What Can We Do?
In the wake of the obesity epidemic, government and local organizations are mobilizing to reverse the trend. While the onus is on every individual to regulate their weight, there are also initiatives to champion at the community level.
The most critical initiatives in the battle against obesity are aimed at combatting obesity in kids and teens. The most notable of these is the federal Let's Move program. Launched in 2010 by Michelle Obama, the project aims to cut obesity rates in kids, primarily through the following initiatives:
- Physical education: Despite the growing obesity crisis, many schools are not giving kids the exercise they need. The CDC reported in 2012 that half of the nation's high school student take no physical education course. The most common culprit behind this lack of exercise is budget cuts, as reported in the New York Times the same year. The Let's Move initiative, on the other hands, says kids should have 60 minutes of physical activity a day.
- Recess: With more and more attention given to standardized test results, treating them as the ultimate metric of a school's success, recess times are being cut short across the country. This, in turn, impacts a child's ability to exercise as much as is recommended.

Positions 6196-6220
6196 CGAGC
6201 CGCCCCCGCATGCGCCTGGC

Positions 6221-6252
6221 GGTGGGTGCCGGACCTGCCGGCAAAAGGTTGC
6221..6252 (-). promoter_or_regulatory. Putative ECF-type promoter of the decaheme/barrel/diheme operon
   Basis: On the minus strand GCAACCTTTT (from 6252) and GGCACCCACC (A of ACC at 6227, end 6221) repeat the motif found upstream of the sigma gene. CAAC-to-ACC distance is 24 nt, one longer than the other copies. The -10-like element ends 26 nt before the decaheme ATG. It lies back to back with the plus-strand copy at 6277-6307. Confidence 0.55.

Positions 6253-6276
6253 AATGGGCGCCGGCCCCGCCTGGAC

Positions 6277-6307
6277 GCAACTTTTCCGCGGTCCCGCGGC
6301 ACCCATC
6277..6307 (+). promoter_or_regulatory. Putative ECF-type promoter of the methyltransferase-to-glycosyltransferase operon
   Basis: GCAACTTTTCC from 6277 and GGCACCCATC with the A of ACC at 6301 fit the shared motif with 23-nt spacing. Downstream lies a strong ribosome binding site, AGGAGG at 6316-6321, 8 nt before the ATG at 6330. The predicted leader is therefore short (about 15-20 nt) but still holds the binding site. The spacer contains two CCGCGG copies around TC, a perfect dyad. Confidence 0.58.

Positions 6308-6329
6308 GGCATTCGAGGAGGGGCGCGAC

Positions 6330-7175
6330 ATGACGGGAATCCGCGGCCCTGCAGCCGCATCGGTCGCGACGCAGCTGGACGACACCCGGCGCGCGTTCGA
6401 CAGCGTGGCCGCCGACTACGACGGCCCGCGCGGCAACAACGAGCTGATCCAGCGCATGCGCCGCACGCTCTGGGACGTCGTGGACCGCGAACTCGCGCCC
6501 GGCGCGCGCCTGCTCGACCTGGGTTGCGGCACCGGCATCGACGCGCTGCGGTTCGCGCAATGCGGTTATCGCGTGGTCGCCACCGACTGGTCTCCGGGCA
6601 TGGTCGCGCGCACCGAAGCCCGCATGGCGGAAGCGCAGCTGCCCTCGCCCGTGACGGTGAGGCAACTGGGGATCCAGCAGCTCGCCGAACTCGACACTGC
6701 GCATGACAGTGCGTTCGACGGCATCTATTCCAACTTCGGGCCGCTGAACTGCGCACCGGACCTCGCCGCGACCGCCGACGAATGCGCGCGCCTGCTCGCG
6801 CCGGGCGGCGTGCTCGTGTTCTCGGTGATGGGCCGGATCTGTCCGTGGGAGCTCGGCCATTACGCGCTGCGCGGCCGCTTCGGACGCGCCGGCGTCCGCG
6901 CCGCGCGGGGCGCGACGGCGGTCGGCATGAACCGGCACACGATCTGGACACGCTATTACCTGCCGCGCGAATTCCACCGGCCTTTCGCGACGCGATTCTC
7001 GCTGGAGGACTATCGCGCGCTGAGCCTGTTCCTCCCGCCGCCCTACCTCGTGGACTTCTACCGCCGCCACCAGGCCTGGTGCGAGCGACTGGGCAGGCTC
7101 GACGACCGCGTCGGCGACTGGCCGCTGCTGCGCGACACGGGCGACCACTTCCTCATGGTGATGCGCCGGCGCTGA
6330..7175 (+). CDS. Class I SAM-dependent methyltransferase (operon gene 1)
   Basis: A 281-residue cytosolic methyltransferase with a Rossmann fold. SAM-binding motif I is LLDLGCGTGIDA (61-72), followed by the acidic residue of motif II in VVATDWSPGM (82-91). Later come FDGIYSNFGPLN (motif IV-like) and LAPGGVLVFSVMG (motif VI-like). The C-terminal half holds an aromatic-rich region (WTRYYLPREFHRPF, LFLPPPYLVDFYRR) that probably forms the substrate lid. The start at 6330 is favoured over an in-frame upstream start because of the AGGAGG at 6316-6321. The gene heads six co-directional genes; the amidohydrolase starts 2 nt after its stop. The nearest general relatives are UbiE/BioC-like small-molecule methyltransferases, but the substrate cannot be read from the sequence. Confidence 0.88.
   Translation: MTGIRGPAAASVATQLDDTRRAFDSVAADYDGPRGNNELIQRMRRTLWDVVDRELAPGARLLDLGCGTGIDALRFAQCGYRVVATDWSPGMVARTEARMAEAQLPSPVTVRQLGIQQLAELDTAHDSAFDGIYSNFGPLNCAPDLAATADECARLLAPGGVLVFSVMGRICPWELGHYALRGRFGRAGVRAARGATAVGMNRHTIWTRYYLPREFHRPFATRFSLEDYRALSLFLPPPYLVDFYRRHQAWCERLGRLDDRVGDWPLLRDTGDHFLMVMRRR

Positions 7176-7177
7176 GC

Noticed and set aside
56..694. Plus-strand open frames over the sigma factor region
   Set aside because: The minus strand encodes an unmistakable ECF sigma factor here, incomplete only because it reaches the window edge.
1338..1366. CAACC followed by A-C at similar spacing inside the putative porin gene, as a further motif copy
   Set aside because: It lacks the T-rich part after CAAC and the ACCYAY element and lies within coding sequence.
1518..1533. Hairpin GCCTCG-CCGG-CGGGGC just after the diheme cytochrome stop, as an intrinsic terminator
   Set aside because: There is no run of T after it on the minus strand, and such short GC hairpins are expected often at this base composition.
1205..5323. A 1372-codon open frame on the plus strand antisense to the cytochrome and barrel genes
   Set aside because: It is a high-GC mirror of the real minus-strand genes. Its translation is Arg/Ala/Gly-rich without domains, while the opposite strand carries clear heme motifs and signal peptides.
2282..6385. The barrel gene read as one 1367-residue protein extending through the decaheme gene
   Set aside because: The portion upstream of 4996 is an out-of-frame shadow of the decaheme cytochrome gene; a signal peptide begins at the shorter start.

- Sports programs: With school budgets being slashed over recent years, even sports are on the chopping block. In many cases, schools are charging parents additional fees for their children to participate in sports teams. This policy, called "pay to play", makes it harder for lower-income kids, already disproportionately affected by obesity, to participate in athletics. According to one study from the University of Michigan, 61% of middle school and high school athletes pay fees out-of-pocket to play.
- Healthy meals: A major pillar of the federal Let's Move initiative is getting healthier food in American schools. So in 2012, the U.S. Department of Agriculture released new rules to boost the nutritional quality of hot lunch and school breakfasts. Many school districts have also moved to ban junk food and sugary sodas.
The Harvard School of Public Health advocates using health care providers as a counterforce to the growing obesity and weight gain trends. Doctors can provide useful information and encouragement, and health insurance companies can incentivize enrollees to stay in shape, through covering weight-loss and wellness programs. It is no surprise that the Affordable Care Act is now requiring insurers to take on obesity.
Food and Exercise
Unfortunately in America today, we are surrounded by junk food, which is usually extremely high in added sugars. And even worse, this food is often easier to prepare and more accessible than healthy options, like fruits and vegetables. To meet this challenge, Harvard University School of Public Health recommends restricting easy access to junk food, making healthy options more available through subsidies, increasing labeling standards, and taxing sugary drinks.
According to a study conducted by Kaiser Permanente, one third of Americans say they don't walk even ten minutes at any one time during the week, and another third don't walk enough to meet the minimum threshold for physical activity set by the CDC. As a result, Harvard School of Public Health recommends communities pursue living environments that encourage walking and biking rather than car dependence.